oConomy
August 3, 2006 by Guest Blogger

Aaron reflects on oDesk's pros and cons in this insightful post. First the good news.

He commends us for - among other things - being responsive, blogging often and interacting with our community, and not being afraid to put oDesk's software to the test in order to make it better. In a nutshell, for "embrac[ing] the Web 2.0 model of doing business," as he puts it.

His main gripe? That it's too difficult and cumbersome for providers to get started on oDesk. For example, he's not fond of job interviews. "...people tend to ask pretty stupid questions, like, 'where do you want to be in 5 years'," he says.

Point taken, Aaron. In fact, making it easier for providers to sign up is priority number one at oDesk. Please stay tuned.

But most heartening of all is this observation: "oDesk has basically brought the traditional workplace to The Web, which is a great accomplishment." Kudos and criticism aside, it's awesome to see someone talk about an important part of oDesk's vision in their own words.

To which I'll add that what oDesk aspires to do is to use The Web to move beyond the traditional workplace. For one thing, work doesn't have to be done in a grey cubicle, just because that's where it's been done so far. You shouldn't be limited to working with only those people that happen to live nearby. And ditto with the hiring process. It shouldn't give a leg up to those that can charm away during an interview. Instead, oDesk now puts the facts on the table. What does a person really know? What have they worked on in the past? How did they do? That's meritocracy.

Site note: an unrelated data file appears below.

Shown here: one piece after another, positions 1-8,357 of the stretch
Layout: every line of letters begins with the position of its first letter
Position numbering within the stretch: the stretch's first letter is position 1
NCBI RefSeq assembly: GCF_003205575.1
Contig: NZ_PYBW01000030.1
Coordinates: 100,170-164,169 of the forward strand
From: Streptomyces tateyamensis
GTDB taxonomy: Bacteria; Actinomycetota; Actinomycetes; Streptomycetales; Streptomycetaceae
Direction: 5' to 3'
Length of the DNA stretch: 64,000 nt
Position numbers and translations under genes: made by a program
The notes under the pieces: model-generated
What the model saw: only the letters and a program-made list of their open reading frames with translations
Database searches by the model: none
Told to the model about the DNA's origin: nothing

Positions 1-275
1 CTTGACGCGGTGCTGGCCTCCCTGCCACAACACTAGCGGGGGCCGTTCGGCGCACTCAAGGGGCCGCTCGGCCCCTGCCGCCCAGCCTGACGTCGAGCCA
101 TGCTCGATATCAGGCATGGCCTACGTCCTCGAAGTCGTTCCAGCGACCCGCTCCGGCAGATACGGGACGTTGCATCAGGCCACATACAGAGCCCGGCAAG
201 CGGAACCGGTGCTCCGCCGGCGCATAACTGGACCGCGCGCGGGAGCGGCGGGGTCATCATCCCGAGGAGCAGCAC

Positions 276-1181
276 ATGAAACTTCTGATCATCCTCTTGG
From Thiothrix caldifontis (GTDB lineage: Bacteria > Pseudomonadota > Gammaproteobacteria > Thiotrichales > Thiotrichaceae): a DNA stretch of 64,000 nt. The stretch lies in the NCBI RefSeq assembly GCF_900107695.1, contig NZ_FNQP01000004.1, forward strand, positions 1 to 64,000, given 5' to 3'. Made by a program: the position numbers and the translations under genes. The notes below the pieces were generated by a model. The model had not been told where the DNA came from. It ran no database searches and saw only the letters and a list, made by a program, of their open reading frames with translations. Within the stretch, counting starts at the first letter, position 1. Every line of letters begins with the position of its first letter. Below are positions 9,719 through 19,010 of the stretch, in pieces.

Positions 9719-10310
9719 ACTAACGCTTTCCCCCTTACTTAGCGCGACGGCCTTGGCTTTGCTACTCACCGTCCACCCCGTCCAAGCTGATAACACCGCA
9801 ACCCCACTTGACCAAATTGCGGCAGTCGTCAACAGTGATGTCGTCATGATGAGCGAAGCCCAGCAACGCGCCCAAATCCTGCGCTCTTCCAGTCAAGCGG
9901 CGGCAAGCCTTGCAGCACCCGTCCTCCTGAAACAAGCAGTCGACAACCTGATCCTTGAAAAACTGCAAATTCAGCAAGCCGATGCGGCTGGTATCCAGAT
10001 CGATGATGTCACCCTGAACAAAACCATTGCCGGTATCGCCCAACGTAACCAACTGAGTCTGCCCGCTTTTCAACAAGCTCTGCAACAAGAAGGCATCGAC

Sure, there will always be something like an interview when you are choosing to work with someone. But hopefully the conversation will have more substance once the facts are clear.

  • http://none Carol Powell 150 words

    Global Society;
    Humans develope the mental powers to fashion the natural environment for themselves, and also transform the world into symbols, that can identify a particular people who share their culture. We are very dependent on our symbols and we take them for granted.
    Language,defines a system of symbols that allow people to communicate with each other, the culture,transmission and process, of how we pass them on from one generation and culture to another, teaching others our ways.
    Values and beliefs; define culture standards by which people assess desirability, goodness and beauty that we use as guidelines for our social living. People tend to believe certain statementsto be truth; values sometimes become our way of life.
    What about achievements and success? Our way of life does encourage us to becompetitive so as to reflect each others personal merit. We seem to always persue money and wealth.

    Written by Carol Powell